This is an archived article that was published on sltrib.com in 2012, and information in the article may be outdated. It is provided only for personal research purposes and may not be reprinted.
The Utah Education Coalition sponsored a luncheon at The Cheesecake Factory in City Creek on Tuesday exclusively for legislators and their guests to ply them with free food and right-wing propaganda against a multistate effort to upgrade standards in language arts and math.
There is only one problem.
It wasn't the real Utah Education Coalition and probably, to avoid any legal problems, will soon need to change its name.
Alisa Ellis, who distributed the invitations to legislators, told me that the Utah Education Coalition is a group of citizens concerned about the Common Core, which the Utah State Board of Education has adopted, along with dozens of other states.
But the Utah Education Coalition since 1991 has been an association, with bylaws, made up of the State PTA, the Utah Office of Education, school district associations, teacher groups, nonteaching school employee associations and just about every other organization that is involved with public education.
And that group, the real Utah Education Coalition, likes Common Core, academic standards adopted by the states that join up.
The group had not registered its name with the State Commerce Department, but after learning the anti-Common Core group was using the name it had used for 21 years, it registered Wednesday.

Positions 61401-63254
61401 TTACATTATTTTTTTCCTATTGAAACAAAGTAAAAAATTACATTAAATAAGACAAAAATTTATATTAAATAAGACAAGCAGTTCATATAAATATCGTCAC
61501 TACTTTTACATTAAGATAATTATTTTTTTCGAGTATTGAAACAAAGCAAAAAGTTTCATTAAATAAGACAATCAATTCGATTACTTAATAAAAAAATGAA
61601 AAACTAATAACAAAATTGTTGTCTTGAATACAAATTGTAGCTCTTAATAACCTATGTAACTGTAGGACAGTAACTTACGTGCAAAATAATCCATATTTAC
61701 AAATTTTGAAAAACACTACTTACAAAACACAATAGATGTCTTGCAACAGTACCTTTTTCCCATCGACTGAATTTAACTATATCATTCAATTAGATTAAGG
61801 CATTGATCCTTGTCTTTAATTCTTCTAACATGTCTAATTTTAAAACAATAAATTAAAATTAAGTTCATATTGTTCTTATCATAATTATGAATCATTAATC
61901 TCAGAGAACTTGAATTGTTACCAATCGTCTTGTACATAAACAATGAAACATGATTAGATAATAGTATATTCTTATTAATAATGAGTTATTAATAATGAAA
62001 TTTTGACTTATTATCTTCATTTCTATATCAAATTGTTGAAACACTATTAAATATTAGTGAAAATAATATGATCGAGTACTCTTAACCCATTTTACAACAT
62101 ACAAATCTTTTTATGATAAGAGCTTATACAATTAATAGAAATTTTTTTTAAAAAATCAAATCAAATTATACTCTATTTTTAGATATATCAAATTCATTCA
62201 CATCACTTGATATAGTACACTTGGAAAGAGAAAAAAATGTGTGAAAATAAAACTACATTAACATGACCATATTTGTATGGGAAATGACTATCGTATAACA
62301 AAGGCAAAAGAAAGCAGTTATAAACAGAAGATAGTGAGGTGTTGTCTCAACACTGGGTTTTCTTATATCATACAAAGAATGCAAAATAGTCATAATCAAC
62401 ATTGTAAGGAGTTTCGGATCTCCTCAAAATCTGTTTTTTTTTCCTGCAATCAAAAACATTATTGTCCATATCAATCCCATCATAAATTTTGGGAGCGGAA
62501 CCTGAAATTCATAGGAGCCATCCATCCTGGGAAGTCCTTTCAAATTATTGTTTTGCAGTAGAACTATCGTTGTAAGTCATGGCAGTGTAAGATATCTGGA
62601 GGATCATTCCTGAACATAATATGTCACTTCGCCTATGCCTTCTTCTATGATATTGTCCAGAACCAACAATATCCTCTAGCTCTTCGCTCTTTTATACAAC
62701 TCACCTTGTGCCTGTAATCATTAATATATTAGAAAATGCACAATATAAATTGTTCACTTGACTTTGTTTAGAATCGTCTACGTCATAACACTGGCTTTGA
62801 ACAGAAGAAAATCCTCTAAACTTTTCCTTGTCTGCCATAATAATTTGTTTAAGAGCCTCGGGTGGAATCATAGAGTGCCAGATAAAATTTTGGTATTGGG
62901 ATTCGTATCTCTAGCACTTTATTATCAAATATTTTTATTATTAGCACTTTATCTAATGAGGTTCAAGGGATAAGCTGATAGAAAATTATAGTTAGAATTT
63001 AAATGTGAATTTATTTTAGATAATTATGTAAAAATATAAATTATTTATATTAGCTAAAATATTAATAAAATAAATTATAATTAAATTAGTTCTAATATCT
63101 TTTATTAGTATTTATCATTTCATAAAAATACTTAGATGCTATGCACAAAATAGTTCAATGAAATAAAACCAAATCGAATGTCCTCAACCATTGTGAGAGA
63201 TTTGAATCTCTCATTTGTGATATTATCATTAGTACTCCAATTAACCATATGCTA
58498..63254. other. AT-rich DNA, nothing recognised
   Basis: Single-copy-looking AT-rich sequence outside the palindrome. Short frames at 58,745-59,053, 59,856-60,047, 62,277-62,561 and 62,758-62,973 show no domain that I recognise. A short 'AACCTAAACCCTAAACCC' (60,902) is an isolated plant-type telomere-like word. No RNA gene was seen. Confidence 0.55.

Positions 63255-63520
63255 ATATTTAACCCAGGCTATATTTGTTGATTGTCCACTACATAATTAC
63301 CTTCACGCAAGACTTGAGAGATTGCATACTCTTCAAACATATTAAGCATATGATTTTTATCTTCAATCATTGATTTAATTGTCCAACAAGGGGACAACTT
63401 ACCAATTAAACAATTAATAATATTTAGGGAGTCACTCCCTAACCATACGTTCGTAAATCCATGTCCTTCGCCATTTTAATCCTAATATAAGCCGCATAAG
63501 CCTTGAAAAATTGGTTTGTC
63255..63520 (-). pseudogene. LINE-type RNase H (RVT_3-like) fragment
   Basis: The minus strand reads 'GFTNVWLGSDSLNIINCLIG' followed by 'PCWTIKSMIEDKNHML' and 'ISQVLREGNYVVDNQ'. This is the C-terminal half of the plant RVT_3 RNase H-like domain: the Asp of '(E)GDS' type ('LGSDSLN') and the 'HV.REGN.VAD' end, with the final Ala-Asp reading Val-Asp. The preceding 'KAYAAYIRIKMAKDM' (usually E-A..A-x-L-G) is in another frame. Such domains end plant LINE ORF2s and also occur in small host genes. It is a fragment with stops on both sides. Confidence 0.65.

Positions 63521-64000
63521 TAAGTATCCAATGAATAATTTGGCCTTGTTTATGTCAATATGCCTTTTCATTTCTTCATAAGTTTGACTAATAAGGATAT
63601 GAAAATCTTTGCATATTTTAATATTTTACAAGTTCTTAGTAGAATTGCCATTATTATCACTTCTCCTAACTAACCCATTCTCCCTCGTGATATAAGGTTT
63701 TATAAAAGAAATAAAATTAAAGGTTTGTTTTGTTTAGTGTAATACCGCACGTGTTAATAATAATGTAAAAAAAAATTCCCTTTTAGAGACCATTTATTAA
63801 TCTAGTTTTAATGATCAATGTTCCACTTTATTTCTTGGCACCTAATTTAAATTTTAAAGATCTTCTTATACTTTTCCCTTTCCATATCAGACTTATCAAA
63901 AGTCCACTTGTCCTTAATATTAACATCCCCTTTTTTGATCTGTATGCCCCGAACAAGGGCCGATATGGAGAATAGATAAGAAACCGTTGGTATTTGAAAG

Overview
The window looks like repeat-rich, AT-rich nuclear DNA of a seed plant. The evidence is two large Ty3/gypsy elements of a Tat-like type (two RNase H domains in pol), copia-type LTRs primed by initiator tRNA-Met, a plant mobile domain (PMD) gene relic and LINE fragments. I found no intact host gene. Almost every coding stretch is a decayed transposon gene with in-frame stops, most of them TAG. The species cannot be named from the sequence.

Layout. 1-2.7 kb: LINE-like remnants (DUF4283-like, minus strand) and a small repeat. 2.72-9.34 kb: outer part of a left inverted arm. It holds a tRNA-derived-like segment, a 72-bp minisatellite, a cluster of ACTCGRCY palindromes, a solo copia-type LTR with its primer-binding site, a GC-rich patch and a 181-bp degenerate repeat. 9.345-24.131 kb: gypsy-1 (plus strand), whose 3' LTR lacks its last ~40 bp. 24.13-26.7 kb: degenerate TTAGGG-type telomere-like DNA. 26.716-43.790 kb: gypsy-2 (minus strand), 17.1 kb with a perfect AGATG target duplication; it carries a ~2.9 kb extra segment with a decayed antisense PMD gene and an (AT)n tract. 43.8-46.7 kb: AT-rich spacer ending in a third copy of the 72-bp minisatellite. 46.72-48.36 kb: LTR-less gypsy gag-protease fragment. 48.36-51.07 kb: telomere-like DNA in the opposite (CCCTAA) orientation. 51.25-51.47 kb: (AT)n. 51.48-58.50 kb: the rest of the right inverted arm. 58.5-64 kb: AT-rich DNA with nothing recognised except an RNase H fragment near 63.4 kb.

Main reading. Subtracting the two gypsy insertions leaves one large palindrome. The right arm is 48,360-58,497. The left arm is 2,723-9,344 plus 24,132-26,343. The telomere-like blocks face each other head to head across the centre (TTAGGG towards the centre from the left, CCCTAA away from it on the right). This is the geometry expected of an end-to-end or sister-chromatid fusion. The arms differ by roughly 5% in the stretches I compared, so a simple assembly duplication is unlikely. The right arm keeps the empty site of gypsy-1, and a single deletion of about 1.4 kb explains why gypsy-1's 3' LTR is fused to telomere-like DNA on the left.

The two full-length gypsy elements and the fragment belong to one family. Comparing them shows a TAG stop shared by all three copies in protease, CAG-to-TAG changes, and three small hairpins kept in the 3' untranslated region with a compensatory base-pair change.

Tuesday's luncheon was a pile-on against Common Core, featuring speakers from traditional right-wing organizations. Several speakers claimed it was the beginning of a federal takeover of our schools, a claim adamantly disputed by education officials.
Given the research the sponsors of the luncheon conducted on the name they chose for the luncheon's sponsor, one can only guess the quality of the research presented against Common Core.
Rocks from a glass house? • Two of the speakers at the anti-Common Core luncheon, whose theme was tyranny of national agendas usurping states' rights in formulating education policy, were officials in the U.S. Department of Education during the George W. Bush Administration, according to their bios in the program.
That was the administration that gave us No Child Left Behind.
Know your audience • One of the speakers at the luncheon was Emmett McGroarty, attorney and senior director of the American Principles Project in Washington, D.C.
During his talk, he quoted former Republican Attorney General Ed Meese as saying that progressives are people who despise the Constitution.
After the lunch, Rep. Carol Moss, D-Holladay, one of the few Democratic legislators who attended the lunch, approached McGroarty and told him how offended she was. She told him she considered herself a progressive and that her father lost his life in World War II.
Her husband is a former Marine. She said she loves the Constitution and is as patriotic as anyone.
McGroarty apologized and said he would not say that again.
At least until he makes sure his audience is right-wing pure.
Keeper of the gate • Standing at the door of the lunch with a clipboard and making sure only authorized people entered the luncheon was none other than Utah Eagle Forum President Gayle Ruzicka.
Old money bags • The luncheon was paid for by the American Leadership Fund, a PAC controlled by tea party faithful Cherilyn Eagar, a former Republican candidate for U.S. Senate and for Congress, and a champion of the Utah Eagle Forum.